The survey of Cornwall, and An epistle concerning the excellencies of the English tongue

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Page 68 - ... the players conne not their parts without booke, but are prompted by one called the ordinary, who followeth at their back with the book in his hand, and telleth them softly what they must pronounce aloud.
Page 167 - Spencer, Martial? Sir John Davies and others : will you have all in all for Prose and verse? take the miracle of our age, Sir Philip Sidney.
Page 149 - ... but also the parish church of Paul, the force of the fire being such as it utterly ruined all the great stone pillars thereof. Others of them in that time burned that fisher town Mousehole, the rest marched as a guard for defence of these firers. The inhabitants being feared with the Spaniards...
Page 165 - I am perfvvaded) deliver a matter with more variety than ours, both plainly, and by Proverbs and Metaphors ; for example, when we would be rid of one, we ufe to fay, " Be going, trudge, pack, be faring, hence away, fhift...
Page 166 - ... in what fort you pleafe. Adde hereunto, that whatfoever grace any other language carrieth in verfe or profe, in Tropes or Metaphors, in Ecchoes and Agnominations, they may all be lively and exactly reprefented in ours. Will you have Plato'svein?
Page 166 - Again, the long words that we borrow, being intermingled with the short of our own store, make up a perfect harmony ; by culling from out which mixture (with judgment) you may frame your speech according to the matter you must work on, majestical, pleasant, delicate, or manly, more or less, in what sort you please.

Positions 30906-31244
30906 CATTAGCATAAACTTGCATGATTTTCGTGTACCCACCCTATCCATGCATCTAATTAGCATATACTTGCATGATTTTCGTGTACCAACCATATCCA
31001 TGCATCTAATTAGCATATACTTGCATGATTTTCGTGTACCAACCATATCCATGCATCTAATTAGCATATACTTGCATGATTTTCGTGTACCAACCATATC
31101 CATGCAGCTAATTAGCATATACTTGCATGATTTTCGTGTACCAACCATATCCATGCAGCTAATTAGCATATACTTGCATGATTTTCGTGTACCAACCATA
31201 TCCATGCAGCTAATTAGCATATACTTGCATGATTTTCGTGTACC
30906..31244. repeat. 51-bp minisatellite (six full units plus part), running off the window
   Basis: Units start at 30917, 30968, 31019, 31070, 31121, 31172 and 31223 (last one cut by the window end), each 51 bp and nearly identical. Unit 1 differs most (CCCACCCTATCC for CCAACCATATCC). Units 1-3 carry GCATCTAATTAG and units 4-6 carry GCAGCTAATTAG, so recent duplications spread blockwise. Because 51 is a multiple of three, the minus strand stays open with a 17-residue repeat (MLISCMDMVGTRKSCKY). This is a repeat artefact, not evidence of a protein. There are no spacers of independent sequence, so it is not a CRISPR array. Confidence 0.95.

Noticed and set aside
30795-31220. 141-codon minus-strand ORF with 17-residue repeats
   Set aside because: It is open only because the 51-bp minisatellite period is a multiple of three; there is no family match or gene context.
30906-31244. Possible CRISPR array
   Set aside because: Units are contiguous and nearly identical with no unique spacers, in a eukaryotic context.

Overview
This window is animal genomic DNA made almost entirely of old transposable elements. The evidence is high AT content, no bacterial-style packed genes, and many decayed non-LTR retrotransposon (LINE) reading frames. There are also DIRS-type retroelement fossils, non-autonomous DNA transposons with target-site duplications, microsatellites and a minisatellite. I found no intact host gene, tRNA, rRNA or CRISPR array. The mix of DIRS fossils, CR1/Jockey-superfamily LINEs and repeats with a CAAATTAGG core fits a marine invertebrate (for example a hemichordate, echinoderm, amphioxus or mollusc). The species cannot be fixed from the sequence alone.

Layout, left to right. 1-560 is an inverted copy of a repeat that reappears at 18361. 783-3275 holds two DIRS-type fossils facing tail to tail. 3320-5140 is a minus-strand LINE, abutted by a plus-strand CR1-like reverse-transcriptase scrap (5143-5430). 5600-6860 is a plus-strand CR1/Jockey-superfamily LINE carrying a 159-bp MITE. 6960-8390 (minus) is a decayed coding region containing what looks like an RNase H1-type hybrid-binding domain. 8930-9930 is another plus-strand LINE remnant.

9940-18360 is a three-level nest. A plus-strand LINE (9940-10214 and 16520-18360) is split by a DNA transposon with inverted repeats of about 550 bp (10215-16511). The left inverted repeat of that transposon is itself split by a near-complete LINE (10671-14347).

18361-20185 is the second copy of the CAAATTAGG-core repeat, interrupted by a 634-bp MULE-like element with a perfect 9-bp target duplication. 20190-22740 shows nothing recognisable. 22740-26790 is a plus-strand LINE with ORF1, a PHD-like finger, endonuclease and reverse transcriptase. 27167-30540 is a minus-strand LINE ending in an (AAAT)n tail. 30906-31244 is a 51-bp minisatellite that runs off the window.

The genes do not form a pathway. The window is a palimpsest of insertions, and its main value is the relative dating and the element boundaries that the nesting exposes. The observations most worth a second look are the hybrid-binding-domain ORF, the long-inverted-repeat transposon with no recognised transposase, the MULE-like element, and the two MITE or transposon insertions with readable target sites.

Page 166 - The Dutch, manlike, but withal very harsh, as one ready at every word to pick a quarrel. Now we, in borrowing from them, give the strength of consonants to the Italian, the full sound of words to the French...
Page 46 - hearts and loves you possess a far greater interest by your " kindness. Your ears and mouth have ever been open to " hear and deliver our grievances ; and your feet and hands " ready to go and work their redress...
Page 132 - Fowey men gave them so rough entertainment at their welcome, that they were glad to forsake patch, without bidding farewell. The merit of which exploit afterwards entitled them The Gallants of Fowey.
Page 68 - For reprefenting it they raife an earthen amphitheatre in fome *' open field, having the diameter of his inclofed playne, fome " 40 or 50 foot. The country people flock from all fides many " miles off, to hear and fee it. For they have therein Devils " and Devices, to delight as well the eye as the ear. The " Players conne not their parts without book, but are prompted " by one called the Ordinary, who followeth at their back with • " the book in his hand, &c. &c.

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